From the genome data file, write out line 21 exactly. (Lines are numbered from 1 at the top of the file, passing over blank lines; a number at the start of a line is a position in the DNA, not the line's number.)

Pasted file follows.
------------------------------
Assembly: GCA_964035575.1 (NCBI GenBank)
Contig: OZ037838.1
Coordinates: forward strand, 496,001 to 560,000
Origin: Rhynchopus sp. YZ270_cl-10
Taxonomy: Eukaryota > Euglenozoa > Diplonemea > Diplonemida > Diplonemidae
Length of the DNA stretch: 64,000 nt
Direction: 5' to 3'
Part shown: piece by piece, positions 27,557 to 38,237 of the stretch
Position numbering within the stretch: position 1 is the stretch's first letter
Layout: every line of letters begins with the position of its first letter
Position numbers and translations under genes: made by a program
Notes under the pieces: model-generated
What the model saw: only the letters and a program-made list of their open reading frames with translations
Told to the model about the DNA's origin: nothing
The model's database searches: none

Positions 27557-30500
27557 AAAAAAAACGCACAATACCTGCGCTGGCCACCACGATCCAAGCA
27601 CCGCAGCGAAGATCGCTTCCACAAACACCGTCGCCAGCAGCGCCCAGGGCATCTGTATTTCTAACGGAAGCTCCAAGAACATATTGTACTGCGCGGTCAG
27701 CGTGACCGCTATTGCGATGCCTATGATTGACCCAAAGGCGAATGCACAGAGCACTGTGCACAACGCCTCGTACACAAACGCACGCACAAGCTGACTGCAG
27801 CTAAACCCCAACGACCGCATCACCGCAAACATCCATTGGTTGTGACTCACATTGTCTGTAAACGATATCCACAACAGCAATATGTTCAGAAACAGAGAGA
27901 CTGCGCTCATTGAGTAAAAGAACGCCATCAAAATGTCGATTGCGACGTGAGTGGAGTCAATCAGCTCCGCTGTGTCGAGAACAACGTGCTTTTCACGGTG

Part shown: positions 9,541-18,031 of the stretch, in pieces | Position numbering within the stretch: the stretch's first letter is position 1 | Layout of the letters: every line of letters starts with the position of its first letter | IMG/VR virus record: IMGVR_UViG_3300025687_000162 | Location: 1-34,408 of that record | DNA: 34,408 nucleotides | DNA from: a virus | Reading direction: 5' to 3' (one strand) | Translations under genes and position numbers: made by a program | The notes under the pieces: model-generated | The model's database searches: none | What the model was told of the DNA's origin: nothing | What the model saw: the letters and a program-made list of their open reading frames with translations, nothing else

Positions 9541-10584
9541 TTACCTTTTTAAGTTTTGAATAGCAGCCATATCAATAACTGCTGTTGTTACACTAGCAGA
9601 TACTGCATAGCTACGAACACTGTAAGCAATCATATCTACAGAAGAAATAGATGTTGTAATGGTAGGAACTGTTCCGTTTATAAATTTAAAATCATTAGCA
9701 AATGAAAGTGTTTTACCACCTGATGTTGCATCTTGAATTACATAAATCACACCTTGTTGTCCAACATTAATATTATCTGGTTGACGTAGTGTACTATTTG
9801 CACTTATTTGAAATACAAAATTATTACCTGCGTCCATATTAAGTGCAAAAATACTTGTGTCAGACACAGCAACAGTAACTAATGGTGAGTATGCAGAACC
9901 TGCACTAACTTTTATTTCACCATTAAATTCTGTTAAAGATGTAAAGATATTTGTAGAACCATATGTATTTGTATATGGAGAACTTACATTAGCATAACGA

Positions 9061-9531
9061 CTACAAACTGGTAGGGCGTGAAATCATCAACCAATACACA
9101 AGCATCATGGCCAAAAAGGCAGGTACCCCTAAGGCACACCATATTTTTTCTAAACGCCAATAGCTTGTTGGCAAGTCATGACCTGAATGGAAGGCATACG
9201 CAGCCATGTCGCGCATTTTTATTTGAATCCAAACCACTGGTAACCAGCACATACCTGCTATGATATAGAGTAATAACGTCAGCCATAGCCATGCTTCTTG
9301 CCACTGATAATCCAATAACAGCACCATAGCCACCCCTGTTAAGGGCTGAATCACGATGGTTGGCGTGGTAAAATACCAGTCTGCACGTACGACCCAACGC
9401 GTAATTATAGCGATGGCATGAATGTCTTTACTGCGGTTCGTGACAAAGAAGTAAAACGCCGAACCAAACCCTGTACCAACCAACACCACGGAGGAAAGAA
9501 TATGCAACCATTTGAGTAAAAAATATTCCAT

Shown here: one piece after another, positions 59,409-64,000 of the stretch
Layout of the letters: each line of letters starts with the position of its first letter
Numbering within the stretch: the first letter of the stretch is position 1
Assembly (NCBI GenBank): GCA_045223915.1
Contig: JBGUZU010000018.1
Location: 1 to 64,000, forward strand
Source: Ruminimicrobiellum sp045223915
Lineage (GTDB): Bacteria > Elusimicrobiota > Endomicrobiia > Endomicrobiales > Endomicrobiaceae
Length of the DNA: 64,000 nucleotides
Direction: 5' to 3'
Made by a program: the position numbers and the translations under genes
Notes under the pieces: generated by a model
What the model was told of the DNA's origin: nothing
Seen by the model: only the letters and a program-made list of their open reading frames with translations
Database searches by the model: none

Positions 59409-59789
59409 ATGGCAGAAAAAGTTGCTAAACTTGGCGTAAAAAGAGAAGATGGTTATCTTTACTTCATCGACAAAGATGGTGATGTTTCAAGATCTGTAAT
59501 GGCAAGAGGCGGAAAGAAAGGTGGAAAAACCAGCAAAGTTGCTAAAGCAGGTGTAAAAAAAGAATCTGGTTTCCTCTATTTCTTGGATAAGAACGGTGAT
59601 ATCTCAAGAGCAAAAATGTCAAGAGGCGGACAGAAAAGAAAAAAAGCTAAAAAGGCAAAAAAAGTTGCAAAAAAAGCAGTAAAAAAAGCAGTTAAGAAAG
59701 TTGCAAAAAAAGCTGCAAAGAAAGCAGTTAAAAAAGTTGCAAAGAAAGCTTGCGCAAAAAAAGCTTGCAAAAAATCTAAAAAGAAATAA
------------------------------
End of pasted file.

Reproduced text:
27901 CTGCGCTCATTGAGTAAAAGAACGCCATCAAAATGTCGATTGCGACGTGAGTGGAGTCAATCAGCTCCGCTGTGTCGAGAACAACGTGCTTTTCACGGTG